Turning Over the Soil
Whether in law, cattle or politics, Todd Graves knows if you strategize too long, you’ll never get the hole dug
Published in 2017 Missouri & Kansas Super Lawyers magazine
By RJ Smith on November 14, 2017
As a lawyer, Todd Graves tries to think like a farmer.
Say you’re putting in a fencepost. Get a bunch of folks with advanced degrees together, and they might have diverse, elaborate ideas on the best way to dig the hole. Studies might be commissioned, experts consulted.
“Sometimes people strategize so much they lose sight of the need to just begin,” Graves says. “I can’t predict everything in a lawsuit, but at some point, you just have to put in a spade and turn the soil over.” It’s a lesson he learned as a kid, when his father would ask him to do some unpleasant task on the farm. Graves would strategize how to do it best, and his father’s mantra was always, “Just get it started, or you’ll never get it done.”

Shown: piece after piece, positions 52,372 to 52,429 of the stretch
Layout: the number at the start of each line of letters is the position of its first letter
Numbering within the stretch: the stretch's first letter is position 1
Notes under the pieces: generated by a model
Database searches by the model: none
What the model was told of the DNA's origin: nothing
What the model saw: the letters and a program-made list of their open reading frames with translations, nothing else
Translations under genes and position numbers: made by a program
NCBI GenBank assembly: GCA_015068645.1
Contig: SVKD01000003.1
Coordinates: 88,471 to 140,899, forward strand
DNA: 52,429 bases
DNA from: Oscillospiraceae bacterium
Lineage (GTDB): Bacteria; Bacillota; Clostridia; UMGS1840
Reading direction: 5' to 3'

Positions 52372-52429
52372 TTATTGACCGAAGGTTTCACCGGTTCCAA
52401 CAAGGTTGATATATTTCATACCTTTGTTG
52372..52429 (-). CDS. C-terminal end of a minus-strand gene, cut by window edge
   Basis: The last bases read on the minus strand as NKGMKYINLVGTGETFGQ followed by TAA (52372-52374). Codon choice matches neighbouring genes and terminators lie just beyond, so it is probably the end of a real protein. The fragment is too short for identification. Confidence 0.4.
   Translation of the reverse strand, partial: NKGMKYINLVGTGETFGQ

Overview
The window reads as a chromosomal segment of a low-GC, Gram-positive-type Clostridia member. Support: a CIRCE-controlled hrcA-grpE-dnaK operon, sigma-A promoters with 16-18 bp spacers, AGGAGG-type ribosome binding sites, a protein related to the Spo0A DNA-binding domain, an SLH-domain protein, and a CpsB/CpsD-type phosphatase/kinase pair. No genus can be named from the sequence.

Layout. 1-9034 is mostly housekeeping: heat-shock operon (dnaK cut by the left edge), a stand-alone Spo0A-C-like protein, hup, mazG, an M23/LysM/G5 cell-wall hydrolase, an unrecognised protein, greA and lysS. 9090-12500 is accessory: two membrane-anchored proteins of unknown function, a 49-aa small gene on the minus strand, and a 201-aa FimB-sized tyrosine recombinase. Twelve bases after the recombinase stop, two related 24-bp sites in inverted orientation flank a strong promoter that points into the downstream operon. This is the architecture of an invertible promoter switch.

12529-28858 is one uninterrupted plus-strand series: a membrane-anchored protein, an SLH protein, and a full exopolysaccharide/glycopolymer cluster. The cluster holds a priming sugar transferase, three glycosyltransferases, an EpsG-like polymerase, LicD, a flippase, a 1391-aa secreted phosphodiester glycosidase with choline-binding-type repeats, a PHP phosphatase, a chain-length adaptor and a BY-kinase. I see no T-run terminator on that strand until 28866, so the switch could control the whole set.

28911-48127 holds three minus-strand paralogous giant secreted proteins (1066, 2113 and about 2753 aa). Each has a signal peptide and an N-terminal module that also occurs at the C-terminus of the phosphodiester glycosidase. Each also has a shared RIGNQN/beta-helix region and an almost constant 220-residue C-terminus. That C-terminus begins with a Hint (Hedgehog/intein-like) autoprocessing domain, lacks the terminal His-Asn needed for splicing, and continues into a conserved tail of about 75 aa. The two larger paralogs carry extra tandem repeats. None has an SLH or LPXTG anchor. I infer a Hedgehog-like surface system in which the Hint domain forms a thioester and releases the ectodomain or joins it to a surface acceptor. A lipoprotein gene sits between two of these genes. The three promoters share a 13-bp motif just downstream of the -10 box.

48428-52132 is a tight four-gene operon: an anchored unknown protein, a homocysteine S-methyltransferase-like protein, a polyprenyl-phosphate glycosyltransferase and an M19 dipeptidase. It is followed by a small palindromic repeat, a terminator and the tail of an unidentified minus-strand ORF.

The Graves’ family cattle farm lies outside of Smithville, in the northwest corner of the state. The folks up there, says Brad Lager, a longtime friend of Graves and former state senator, have a strong sense of who they are.
“They get up early and go to bed late, and they work hard all day because they understand if they do, they are going to get paid a fair wage,” Lager says. “And when there’s a problem, it’s roll-up-your-sleeves and let’s get to work fixing it.”
On this particular afternoon, Graves is doing just that. He’s dressed in jeans, a farm-friendly button-up and leather work boots. Sitting in the loft of his barn, he looks out over his beloved herd of cattle.
Just a few years ago, the family tore down the original, dilapidated barn. Graves took off the siding, planed down the boards and made the hardwood floor his boots clomp across. It’s not unlike him to be working at the farm on a weekday instead of at Graves Garrett in downtown Kansas City. The countryside, he says, is part of who he is. He does some ranching every day. It’s in his blood—his great-great-great grandparents bought the land not far from the Platte River, back in 1867, and the Peterson (Graves’ middle name) family has been there ever since.
The Graves have continuity in common. They also had politics in common—until Graves. “The family was essentially FDR Democrats until my generation came along,” says Graves, who last year was tapped to lead the Missouri Republican Party.